The degree Fahrenheit (° F) is a unit of temperature proposed by Gabriel Fahrenheit in 1724. The degree Fahrenheit is not a unit of the International System of Units.
On the Fahrenheit scale, the state change temperatures of the water are as follows:
- Melting point of water is 32 degrees F.
- Boiling point of water is 212 degrees F.
A difference of 1.8ºF is equivalent to that of 1 degree Celsius. Fahrenheit set the temperature to zero (0 ° F), to the freezing point of a 50% mixture of salt (ammonium chloride) and ice, and at 96 ° F, he took the blood temperature (he used that of the horses ).
The figure 96 may seem like a strange measure, but in principle the scale only contained twelve equal subdivisions, he himself divided each division into eight more, finally obtaining 96 divisions in his scale.
The conversion formulas to degrees Celsius and kelvins are:
°F = °C⋅ (9/5) +32
°C = (°F -32) ⋅ 5/9
°F = K ⋅ (9/5) -459,67
k = (°F +459,67) ⋅ 5/9
In Which Countries Is the Fahrenheit Scale Used?
The Fahrenheit scale is officially used in five countries:
- The Bahamas.
- The Cayman Islands.
- The United States of America.
Furthermore, this unit is also unofficially used by the older generation in the UK, Australia, South Africa, Canada, Ireland, India and Jamaica. The reason is that this scale has also been used in these countries in the past. In other countries, the temperature is expressed in degrees Celsius that was created 20 years later.
This scale is currently confined in Anglo-Saxon countries, especially the United States. The other Anglo-Saxon countries, however, are adapting to degrees Celsius, since since the 1960s, some governments have pursued policies with a tendency to adopt the International System and the use of ºF for temperature measurement has been displaced .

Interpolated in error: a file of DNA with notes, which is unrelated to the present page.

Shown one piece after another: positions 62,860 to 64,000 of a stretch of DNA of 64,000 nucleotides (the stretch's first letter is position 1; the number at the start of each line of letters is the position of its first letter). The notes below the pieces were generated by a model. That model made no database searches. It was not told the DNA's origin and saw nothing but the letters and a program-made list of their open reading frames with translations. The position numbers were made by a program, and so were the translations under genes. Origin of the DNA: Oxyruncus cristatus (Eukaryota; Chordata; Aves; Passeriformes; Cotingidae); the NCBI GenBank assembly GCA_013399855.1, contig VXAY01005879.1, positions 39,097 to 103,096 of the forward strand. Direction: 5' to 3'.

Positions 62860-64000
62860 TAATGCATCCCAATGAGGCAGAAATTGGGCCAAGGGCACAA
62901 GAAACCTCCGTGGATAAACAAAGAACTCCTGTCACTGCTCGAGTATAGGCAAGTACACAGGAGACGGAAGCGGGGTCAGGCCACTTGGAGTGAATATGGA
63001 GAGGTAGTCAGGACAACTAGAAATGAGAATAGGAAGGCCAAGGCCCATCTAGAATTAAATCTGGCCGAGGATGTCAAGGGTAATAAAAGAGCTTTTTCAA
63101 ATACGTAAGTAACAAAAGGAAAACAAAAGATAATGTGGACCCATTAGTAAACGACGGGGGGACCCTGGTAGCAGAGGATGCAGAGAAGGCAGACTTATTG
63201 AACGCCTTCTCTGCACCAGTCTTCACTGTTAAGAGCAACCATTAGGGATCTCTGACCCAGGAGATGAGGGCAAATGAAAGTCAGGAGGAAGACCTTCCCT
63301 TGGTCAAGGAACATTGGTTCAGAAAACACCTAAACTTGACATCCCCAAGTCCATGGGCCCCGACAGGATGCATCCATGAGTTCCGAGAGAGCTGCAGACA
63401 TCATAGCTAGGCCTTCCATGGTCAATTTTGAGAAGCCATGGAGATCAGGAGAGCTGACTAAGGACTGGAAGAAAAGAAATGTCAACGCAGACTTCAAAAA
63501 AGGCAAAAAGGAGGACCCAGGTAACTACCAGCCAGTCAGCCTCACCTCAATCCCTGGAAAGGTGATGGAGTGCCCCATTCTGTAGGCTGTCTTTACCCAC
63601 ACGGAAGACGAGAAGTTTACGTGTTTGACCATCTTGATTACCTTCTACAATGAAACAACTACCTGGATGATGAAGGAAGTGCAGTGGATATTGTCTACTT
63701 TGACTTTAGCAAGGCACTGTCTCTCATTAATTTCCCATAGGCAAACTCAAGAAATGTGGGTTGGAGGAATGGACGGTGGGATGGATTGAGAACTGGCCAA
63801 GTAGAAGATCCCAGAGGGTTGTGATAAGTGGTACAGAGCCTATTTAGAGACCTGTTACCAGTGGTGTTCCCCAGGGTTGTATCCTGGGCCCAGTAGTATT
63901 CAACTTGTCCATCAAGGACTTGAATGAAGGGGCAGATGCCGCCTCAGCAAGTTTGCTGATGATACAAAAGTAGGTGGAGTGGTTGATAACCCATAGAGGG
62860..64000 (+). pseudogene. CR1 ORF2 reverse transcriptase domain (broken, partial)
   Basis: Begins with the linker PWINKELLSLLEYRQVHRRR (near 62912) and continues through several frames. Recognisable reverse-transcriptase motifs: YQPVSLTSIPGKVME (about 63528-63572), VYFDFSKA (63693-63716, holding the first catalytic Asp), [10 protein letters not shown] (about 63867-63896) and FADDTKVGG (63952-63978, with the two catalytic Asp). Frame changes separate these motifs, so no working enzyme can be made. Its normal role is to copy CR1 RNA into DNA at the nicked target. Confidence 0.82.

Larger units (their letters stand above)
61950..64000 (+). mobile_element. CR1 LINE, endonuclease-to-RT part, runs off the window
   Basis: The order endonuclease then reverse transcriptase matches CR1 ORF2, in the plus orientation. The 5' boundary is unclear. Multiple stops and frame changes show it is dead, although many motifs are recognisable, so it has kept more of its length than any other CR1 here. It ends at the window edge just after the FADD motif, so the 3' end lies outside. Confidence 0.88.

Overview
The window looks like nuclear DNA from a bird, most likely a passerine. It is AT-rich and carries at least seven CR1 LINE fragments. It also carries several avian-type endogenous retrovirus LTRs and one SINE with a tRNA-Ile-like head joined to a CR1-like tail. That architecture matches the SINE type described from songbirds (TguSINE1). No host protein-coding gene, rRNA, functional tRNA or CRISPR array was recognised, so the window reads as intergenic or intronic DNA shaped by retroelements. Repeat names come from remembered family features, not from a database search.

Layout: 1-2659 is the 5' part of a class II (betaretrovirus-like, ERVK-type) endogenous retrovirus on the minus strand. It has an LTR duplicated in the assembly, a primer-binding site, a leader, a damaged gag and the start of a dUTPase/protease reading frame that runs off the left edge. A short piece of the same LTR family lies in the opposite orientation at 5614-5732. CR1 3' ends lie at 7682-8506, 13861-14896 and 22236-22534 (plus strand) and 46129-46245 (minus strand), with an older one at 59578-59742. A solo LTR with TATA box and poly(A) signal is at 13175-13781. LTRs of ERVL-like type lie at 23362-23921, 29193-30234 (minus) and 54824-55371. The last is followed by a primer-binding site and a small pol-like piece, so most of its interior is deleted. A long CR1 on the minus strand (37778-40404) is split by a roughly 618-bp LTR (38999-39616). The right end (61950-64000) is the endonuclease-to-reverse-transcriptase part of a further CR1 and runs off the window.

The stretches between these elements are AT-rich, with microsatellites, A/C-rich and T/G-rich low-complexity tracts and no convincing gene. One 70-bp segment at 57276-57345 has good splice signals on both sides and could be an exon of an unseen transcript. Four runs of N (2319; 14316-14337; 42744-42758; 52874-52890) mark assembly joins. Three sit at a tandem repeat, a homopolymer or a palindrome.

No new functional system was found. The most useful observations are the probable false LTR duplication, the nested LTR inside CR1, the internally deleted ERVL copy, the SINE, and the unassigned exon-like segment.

The Fahrenheit scale, has the absolute zero located at -459.67 ° F, to facilitate its scientific use, the Rankine scale was created. The Rankine scale brings 0 from the Fahrenheit scale to absolute zero, similar to what happens between the Kelvin scale and the Celsius scale.
Who Was Daniel Fahrenheit?
Daniel Fahrenheit was a German-born Polish-born physicist, engineer, and glassblower. He is the physicist responsible for creating the scale that bears his name to measure temperature. He is also known for the invention of the alcohol thermometer (1709), the mercury thermometer (1714) and for the development of a scale for measuring temperatures.
He is a pioneer of exact thermometry, who helped lay the foundation for the era of precision thermometry by inventing the glass tube mercury thermometer and the Fahrenheit scale. Fahrenheit's inventions marked the beginning of the first revolution in the history of thermometry. From the early 1710s to the dawn of the electronic age, glass mercury thermometers were among the most reliable and accurate thermometers ever invented.
How Was the Fahrenheit Degree Invented?
Fahrenheit himself wrote in 1724 that, on his scale, 0º corresponded to the temperature of a mixture of ice, salt and water, while 100º was the body temperature of the human being. We can see that the temperature in these two environments is not completely accurate, so the Fahrenheit scale is considered to be quite arbitrary.
It is not known exactly how it was designed since the German physicist and engineer kept his formulas secret.
Fahrenheit was based on the Rømer scale, proposed by the Danish astronomer Ole Christensen Rømer in 1701. According to this scale, 0 ° was the freezing temperature of the brine and 60 ° the boiling point of water. The problem was that other important points, such as body temperature, were converted into fractional numbers, which seemed rather inelegant to him. Fahrenheit decided to adjust the Rømer scale so that the water would freeze at 8º and the human body temperature would be 24º.
The first Fahrenheit thermometers used this scale, but at some point he decided to multiply the number of divisions by 4, resulting in the current Fahrenheit scale where the freezing point of water is 32ºF and the body temperature is 96ºF. It is not known for sure why he did this, but the fact is that he agrees that one degree Fahrenheit increases the volume of mercury exactly 0.01%.
Who Invented the Thermometer?
Daniel Gabriel Fahrenheit is also responsible for the invention of the mercury thermometer. Fahrenheit knew that mercury was a better measurement liquid than alcohol used in other thermometers, since it boiled at a much higher temperature (357 ºC versus 78 ºC). His thermometers became the most reliable of the time, and for those achievements he was formally accepted into the Royal Society of London.